The Church of San Mateo de Logrosán is one of the best examples of Gothic religious architecture of the Villuercas-Ibores-Jara Global Geopark of the UNESCO. This is so to such an extent that if Villuercas Gothic ever became an architectural style this would be one of its archetypes. As in most churches of any age its current appearance is the result of successive alterations and additions throughout history. Far from making them of less value, this makes these buildings witnesses to the evolution of cultural trends.

The Church of San Mateo, dedicated to the apostle and evangelist Saint Matthew, is the most noteworthy historical artistic building of Logrosán. Its date of construction is estimated as between the late 15th century and the early 16th century. It is Gothic in style although it also has Renaissance elements. The building has two well differentiated parts: the older, which makes up most of the church, and the more modern which consists of the main chapel, the section adjacent to it, and the vestry. The latter were built in the 16th century and are Renaissance in style.

It has a rectangular ground plan of considerable size, being divided into three naves. As is usual in this style of churches, the central nave is wider and higher than the two side ones. Robust pillars with a cruciform cross-section separate the three naves, and on these rise transverse pointed arches (built-in to the barrel vault) and side arches (parallel to the longitudinal axis of the nave). The result of the layout of these pillars is the division of the central nave into square sections and the division of the side naves into rectangles. The spaces are covered in their turn by groin vaults. At the end of the three naves stands the false transept with typically Gothic barrel vaults. A magnificent triumphal arch with a vault in the shape of a scallop shell acts as a separation between the transept and the remainder of the church. As a curious detail it can be mentioned that on the keystone (the last which is laid and which guarantees the solidity of the structure) is sculptured the face of San Mateo.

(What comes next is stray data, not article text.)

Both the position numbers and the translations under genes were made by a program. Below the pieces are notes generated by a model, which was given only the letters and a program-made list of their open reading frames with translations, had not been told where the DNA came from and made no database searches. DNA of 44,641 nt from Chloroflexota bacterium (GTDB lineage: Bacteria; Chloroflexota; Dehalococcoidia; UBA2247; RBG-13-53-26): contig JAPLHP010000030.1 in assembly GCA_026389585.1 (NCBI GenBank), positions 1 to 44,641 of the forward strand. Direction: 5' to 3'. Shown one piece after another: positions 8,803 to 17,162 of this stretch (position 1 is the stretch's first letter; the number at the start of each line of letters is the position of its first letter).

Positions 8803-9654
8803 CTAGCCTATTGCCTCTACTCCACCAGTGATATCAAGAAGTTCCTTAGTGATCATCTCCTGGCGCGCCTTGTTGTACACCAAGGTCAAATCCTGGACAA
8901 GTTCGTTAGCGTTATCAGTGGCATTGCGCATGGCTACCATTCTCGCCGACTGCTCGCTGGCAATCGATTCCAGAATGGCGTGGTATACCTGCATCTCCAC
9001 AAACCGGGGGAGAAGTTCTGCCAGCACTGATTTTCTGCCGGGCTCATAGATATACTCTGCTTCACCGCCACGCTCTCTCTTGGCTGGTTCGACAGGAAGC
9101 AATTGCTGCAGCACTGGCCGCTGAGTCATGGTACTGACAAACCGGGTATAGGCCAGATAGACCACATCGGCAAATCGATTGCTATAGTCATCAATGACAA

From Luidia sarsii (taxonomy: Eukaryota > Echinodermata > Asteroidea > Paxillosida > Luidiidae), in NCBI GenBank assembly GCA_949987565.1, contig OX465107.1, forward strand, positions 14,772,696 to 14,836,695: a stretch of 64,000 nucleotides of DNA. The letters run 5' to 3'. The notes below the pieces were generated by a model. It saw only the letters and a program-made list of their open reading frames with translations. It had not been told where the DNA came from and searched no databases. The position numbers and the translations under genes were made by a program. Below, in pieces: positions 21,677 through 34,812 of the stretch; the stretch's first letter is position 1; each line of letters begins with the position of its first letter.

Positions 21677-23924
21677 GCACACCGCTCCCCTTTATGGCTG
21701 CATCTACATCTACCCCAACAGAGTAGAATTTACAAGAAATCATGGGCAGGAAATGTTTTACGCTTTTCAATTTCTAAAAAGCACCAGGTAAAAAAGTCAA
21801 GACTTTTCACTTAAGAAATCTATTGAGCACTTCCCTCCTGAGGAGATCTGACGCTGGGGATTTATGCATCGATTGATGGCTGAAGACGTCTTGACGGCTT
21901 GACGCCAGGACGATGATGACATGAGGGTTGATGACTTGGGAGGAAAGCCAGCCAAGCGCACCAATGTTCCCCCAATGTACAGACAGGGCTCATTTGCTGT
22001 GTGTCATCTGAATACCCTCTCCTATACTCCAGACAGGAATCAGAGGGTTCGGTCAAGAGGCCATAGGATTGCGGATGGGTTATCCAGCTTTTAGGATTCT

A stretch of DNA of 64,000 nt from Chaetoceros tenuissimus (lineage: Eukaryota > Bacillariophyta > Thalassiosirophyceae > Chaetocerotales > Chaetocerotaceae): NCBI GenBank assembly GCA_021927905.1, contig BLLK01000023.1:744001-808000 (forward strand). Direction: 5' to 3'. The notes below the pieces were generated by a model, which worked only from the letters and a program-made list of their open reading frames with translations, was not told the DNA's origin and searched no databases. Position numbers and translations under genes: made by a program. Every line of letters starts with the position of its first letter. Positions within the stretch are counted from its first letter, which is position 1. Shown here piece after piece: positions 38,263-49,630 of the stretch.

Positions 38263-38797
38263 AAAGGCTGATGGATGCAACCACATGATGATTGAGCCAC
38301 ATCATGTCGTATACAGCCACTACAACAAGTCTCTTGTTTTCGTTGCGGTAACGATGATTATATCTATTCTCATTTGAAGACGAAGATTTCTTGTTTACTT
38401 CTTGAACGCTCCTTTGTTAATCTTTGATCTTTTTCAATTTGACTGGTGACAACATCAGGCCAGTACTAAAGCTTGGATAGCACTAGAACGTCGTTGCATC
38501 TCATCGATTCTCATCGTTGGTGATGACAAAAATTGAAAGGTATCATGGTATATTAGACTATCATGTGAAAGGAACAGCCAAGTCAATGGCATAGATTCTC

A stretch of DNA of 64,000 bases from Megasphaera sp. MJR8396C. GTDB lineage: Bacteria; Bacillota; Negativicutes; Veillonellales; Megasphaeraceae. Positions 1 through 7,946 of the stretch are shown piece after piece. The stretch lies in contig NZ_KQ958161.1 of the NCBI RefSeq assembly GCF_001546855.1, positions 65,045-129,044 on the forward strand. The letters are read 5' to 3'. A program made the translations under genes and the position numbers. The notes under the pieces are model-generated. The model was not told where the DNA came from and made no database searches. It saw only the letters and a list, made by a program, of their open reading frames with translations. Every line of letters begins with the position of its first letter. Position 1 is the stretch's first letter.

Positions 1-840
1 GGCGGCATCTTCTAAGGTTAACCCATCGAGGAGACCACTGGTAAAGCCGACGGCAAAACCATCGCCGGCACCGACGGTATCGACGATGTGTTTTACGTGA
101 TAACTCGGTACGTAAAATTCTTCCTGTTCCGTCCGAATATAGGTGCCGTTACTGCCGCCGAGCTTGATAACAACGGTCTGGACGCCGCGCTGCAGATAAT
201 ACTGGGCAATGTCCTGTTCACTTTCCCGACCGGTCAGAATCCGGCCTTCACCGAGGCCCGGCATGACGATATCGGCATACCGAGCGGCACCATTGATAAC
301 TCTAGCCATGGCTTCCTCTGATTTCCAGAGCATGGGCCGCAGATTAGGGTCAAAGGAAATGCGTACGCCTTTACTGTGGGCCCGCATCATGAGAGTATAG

The vestry, which is situated alongside the main chapel, also has barrel vaults. From the vestry there is access to a fine stone spiral staircase which leads to the belfry. One of the striking elements of the interior of the church is its magnificent pulpit with Gothic decoration on turned columns. Of particular importance are the images and the decoration of the temple on which work was carried out by the best craftsmen of the period. Among them the figure of Our Lady of El Carrascal stands out owing to its great value and interest. It is a 13th-century (proto-Gothic) wood carving of a seated Madonna with the Child in her arms.

On the exterior of the church the important element is the old bell tower which is supported on the wall of the façade and has a kind of gatehouse reminiscent of a defensive function. Solid walls of masonry reinforced with ashlars confirm these bastion connotations of the church. To give access to the building there are two doorways, one at the feet (trumpet-shaped and with a basket arch) and another to the south (with a pointed arch with archivolts). In both we can sense decorative elements representing 15th-century Gothic style. The transept has elongated windows with round arches and balustraded crosses.

With regard to the alterations and reconstructions that the church has undergone, on the lintel of the entry to the vestry there is an inscription reading ANNO 1563. This refers to the year when the most extensive remodelling began to give the building a large part of its Renaissance additions. Some of the most important masters taking part in this remodelling, which continued for 41 years, were Pedro de Cámara, Francisco Hernández, and Pedro Ibarra. Another curious feature can be seen on the walls of the main chapel and the vestry, which is the sgraffito coat of arms of the bishop of Plasencia at the time, who was the promoter of the reconstruction work. Under it can be seen the date of completion: 1604.